What To Do After Your Remodel?
Which is better for you?
Your remodel is complete. The remodeler has packed up their gear and are on to their next project. Hopefully they have a final visit scheduled with a representative from their company to thank you and answer any final questions you may have. That being said, I would love to take this time to talk to you about what I recommend.
The first thing I recommend is to look at your paperwork for information on all the products that went into your remodel. At my company, Amiano & Son, our client’s product information is listed in their contract or change order. The difference being where ever they contractually signed for the product from our company. In that information you should be able to at least find the make, model and finish of the product. In today’s world most product warranties begin online with the registration process. You need to go online to the manufacturer’s website, under their registration/warranty section is typically where you can register your product. There you will input all of your information and the product information. After completing the registration save the information so you can easily file a manufacturers claim in the future. On their website they will also give you maintenance guidelines that will help you keep your product in great condition.
Now your products are registered, what is next ? I encourage my clients to get a dust blower like you use on a computer and blow out your smoke detectors. Dust settles no matter what you do and it can wreck havoc on your smoke detectors setting them off at odd times. Do the same for your TV’s, computers, and other electronics that were in the vicinity of the remodel. Change your home air filters more often then usual. Again, dust settles, (hence the phrase), so make sure to get as much dust out of your house ASAP. Dry dust your floors and furniture a few times after even a contractor cleaning. Removing the dust with a dry method is thorough and does not streak the way the wet method will.
The next few items I recommend are things we already do for our clients but most contractors do not. Ask to keep or get an additional small bit of grout for your tile areas. Ask for a tube of matching silicone for maintenance that matches your grouts. Inquire about a touch up kit for your cabinets if available. Some of the lower end cabinetry will not offer them with their cabinets.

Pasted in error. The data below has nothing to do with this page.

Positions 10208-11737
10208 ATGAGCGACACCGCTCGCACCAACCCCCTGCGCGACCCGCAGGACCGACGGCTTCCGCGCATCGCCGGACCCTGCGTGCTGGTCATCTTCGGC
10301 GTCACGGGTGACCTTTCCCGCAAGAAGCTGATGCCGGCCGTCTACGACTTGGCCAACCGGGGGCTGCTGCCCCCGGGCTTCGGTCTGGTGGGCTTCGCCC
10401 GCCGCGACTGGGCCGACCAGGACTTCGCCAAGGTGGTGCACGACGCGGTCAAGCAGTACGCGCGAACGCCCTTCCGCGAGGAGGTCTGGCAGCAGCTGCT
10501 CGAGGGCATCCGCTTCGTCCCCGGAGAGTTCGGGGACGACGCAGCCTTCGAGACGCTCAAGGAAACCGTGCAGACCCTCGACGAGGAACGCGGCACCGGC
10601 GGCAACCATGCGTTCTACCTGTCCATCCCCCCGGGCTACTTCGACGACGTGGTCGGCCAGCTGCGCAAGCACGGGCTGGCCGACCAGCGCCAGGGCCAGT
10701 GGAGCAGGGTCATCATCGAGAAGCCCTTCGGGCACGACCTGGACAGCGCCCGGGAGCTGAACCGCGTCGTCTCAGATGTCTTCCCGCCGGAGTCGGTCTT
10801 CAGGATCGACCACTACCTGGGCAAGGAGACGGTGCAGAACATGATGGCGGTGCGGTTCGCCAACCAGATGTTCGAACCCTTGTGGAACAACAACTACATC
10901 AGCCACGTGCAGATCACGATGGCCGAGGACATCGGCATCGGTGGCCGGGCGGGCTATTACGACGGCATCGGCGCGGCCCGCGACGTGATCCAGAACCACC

If you got wood floors you definitely want to maintain and care for them. The first thing you should do is put felt pads on the legs of the chairs so they do not scratch your new floors. Maintain your pets nails as well unless you enjoy the character they add to the floor with scratches and indentations. When you are registering your floors take care to look at their cleaning recommendations. Some only recommend a light water and white vinegar mix, others a special cleaner. Wood floors require consistent humidity levels within the home. Be cognoscenti of these humidity levels and the seasonality of the levels.
The final items I will rattle off as you probably have heard them a hundred times.
- Deep clean your plumbing fixtures every once in awhile. This will help to get rid of build up especially in rainhead showers.
- Get your grout sealed. It is simple to do on your own or hire a company to come out and seal it for you. Many times this is not included in remodels as it can seal in the construction dust.
- Seal your natural stone products every one to two years. Based on the use you will be able to tell when they are due for a touch up.
- Put your range hood grids in the dishwasher as needed. I see a lot of clients who forget to do this. Your cabinets will build up residue on them if your range-hood is not venting properly.
- Wipe down your cabinets with plain water every quarter. It is a simple thing that we all forget to do. It will keep them clean and will not leave a residue.
- Take a picture of the paint cans color mixture. You might have some paint left, you might not. Better safe then sorry so take a pic.
This article is sure to hit home for some kind of remodel that you have done or are planning to do.